Edinburgh Clinical Trials

EVoLVeD

Early Valve Replacement guided by Biomarkers of Left Ventricular Decompensation in Asymptomatic Patients with Severe Aortic Stenosis

The aortic valve can be thought of as a one-way door through which blood leaves the heart to enter the body. It has to be able to open well to allow blood out and close properly to stop blood leaking back and overloading the heart.

Aortic stenosis is a condition where the aortic valve becomes progressively narrowed (stenosed; i.e. the door doesn’t open very well) usually over a number of years or decades. This is usually caused by hardening and thickening of the valve so that it becomes less flexible. This puts a strain on the heart muscle as it has to work harder to “open the door” and pump blood through the narrowed valve. For many years the heart adapts and copes with this increased pressure but eventually it is no longer able to cope and patients develop symptoms (chest pain, breathlessness, collapse) and an increased risk of heart failure and dying. The only treatment currently available for severe aortic stenosis is surgery to replace the narrowed valve. The timing is key: replace the valve too early and patients are put through surgery and the risk of a replacement valve without reason; too late and patients may be left with irreversible symptoms and heart failure. At the moment we replace the valve when patients first develop symptoms but these can be tricky to assess in patients with lots of other health conditions or in those that are inactive. As a consequence the timing of aortic valve operations is often suboptimal.

Fibrosis or scarring of the heart is one of the key processes that causes the heart to fail in this condition. Scarring once formed does not appear reversible, so any scar that forms prior to valve replacement will remain with the patient even after surgery. Using cardiac MRI (a completely safe method of scanning the heart involving strong magnetic fields and lying in a tunnel) we are able to detect the earliest stages of this scarring. We believe this will identify patients whose hearts are starting to fail (even before they develop symptoms) and who therefore need prompt replacement of their valves.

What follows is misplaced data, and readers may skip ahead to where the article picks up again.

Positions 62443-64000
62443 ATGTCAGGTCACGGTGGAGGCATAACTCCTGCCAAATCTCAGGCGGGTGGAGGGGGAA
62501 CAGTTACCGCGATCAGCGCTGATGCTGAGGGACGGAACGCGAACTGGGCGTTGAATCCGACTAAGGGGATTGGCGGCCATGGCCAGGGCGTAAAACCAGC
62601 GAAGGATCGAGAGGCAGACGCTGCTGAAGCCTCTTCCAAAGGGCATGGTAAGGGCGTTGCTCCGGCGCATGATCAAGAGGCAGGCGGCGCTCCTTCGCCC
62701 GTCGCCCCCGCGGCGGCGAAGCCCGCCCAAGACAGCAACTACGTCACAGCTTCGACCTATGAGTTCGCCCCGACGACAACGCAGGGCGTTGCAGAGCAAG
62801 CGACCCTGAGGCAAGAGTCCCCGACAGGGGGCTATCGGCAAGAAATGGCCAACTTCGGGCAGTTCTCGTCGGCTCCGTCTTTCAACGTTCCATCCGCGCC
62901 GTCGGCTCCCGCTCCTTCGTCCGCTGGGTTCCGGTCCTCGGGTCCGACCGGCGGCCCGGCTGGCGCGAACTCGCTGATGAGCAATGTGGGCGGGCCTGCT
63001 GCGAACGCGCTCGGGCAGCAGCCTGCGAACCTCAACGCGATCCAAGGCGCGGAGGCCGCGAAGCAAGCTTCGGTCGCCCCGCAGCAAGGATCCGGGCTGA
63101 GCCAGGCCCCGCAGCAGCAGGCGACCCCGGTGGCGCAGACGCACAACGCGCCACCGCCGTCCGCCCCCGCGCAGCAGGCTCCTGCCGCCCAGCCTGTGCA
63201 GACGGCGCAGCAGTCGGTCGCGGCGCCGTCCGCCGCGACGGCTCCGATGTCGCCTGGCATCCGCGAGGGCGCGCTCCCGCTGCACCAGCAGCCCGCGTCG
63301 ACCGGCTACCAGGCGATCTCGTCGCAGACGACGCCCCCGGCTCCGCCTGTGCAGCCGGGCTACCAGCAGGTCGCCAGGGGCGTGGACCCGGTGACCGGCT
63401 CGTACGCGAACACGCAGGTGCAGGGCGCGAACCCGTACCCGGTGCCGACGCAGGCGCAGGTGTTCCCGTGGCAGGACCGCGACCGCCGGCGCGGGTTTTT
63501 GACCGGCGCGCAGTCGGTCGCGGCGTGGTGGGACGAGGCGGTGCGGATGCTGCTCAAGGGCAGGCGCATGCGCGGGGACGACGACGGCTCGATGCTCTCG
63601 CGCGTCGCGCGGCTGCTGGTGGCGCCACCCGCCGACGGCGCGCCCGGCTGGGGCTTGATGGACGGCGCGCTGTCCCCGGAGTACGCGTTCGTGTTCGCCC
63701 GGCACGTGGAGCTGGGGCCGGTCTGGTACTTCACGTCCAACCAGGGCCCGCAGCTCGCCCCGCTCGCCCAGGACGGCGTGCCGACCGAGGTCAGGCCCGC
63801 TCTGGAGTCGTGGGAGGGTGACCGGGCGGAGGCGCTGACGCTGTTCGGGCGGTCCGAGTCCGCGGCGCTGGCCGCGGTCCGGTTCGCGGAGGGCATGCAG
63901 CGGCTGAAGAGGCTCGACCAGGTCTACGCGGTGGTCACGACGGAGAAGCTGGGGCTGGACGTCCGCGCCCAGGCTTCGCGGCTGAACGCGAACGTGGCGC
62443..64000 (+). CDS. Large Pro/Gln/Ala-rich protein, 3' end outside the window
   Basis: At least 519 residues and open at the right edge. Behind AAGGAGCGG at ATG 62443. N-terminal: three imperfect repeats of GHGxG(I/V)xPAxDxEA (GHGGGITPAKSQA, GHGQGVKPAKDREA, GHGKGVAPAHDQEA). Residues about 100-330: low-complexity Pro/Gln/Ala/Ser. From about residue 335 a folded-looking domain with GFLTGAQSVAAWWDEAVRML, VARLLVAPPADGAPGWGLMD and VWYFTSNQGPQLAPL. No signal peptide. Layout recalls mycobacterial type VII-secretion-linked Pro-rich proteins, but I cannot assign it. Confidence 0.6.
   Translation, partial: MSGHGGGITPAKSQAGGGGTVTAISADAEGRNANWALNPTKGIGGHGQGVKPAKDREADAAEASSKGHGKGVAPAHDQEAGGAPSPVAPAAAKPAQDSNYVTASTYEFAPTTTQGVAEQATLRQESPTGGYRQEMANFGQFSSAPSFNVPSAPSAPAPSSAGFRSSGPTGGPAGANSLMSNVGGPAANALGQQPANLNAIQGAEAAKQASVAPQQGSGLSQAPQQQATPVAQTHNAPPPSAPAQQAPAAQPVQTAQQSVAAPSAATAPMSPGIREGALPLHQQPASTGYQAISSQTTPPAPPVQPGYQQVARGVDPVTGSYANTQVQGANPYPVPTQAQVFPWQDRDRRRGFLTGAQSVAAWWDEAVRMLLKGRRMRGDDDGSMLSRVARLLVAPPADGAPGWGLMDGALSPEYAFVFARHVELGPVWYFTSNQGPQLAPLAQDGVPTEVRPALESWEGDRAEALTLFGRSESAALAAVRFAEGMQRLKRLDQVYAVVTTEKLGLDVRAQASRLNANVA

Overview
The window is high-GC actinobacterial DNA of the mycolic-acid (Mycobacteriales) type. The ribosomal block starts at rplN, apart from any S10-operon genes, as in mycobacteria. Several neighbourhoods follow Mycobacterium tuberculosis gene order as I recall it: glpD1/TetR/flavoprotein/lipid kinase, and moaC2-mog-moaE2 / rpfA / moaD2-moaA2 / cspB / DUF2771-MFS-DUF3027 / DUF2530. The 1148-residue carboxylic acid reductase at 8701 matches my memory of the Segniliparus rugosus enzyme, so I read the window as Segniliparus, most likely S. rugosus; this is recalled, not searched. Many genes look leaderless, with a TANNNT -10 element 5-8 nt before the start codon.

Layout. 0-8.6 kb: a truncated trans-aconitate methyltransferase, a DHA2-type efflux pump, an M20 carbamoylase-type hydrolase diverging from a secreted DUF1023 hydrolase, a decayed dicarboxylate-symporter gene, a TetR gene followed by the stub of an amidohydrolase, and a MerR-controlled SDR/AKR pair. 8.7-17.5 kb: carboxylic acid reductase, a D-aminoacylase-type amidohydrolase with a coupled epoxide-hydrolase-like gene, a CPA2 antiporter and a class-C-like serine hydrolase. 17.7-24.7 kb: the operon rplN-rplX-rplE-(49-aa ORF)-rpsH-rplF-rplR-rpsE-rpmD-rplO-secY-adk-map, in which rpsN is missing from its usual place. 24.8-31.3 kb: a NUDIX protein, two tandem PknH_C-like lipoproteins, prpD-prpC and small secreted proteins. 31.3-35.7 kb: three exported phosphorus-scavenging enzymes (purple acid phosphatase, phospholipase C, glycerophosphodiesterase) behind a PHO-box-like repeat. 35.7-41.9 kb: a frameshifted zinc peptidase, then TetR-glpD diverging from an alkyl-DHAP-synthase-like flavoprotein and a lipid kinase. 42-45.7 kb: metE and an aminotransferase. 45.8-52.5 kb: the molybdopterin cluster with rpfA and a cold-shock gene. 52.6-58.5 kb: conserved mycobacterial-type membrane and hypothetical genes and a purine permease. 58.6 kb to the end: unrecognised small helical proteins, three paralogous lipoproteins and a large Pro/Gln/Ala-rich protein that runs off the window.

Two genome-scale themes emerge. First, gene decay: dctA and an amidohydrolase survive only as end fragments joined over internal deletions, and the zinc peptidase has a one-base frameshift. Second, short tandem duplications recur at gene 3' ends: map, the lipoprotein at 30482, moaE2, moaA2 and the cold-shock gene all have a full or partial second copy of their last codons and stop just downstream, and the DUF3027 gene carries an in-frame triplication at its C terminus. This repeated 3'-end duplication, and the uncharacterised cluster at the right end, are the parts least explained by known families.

In our study we will use cardiac MRI to look for heart scarring in patients with severe aortic stenosis but no symptoms. Patients with confirmed heart scarring will then be randomised to either early valve replacement surgery or to the current treatment strategy. This consists of continued monitoring of the valve over time waiting for patients to develop symptoms.

We believe that performing aortic valve replacement on patients with severe aortic stenosis with no symptoms but who have evidence of early scarring on cardiac MRI will prevent further scarring from forming, reduce subsequent heart failure and lead to improved long-term symptoms following surgery (e.g. breathlessness) and a reduced chance of dying. The aim of this trial is to find out whether this is correct.

 

Chief Investigator: Dr Marc Dweck

Number and location of participating sites (by region/ country): 25 sites in the UK

 

NCT number (clinicaltrials.gov):  NCT03094143

 

Funder: Sir Jules Thorn Charitable Trust

Start and End date

Of grant award: June 2016 – May 2021

Of recruitment:  August 2017 -

 

Current status: Recruiting

 

GDPR Privacy Statement: If you have participated in this study and would like to read how it complies with GDPR, please read this document. 

 

Sponsor: ACCORD  http://www.accord.ed.ac.uk/

Chief Investigator: Dr Marc Dweck, Centre for Cardiovascular Sciences, Chancellor's Building, 49 Little France Crescent, Edinburgh, EH16 4SB, marc.dweck@ed.ac.uk

Trial manager: Chris Tuck, evolved.trial@ed.ac.uk

 

ECTU Involvement: Trial management / Statistics / Database

(UKCRC)

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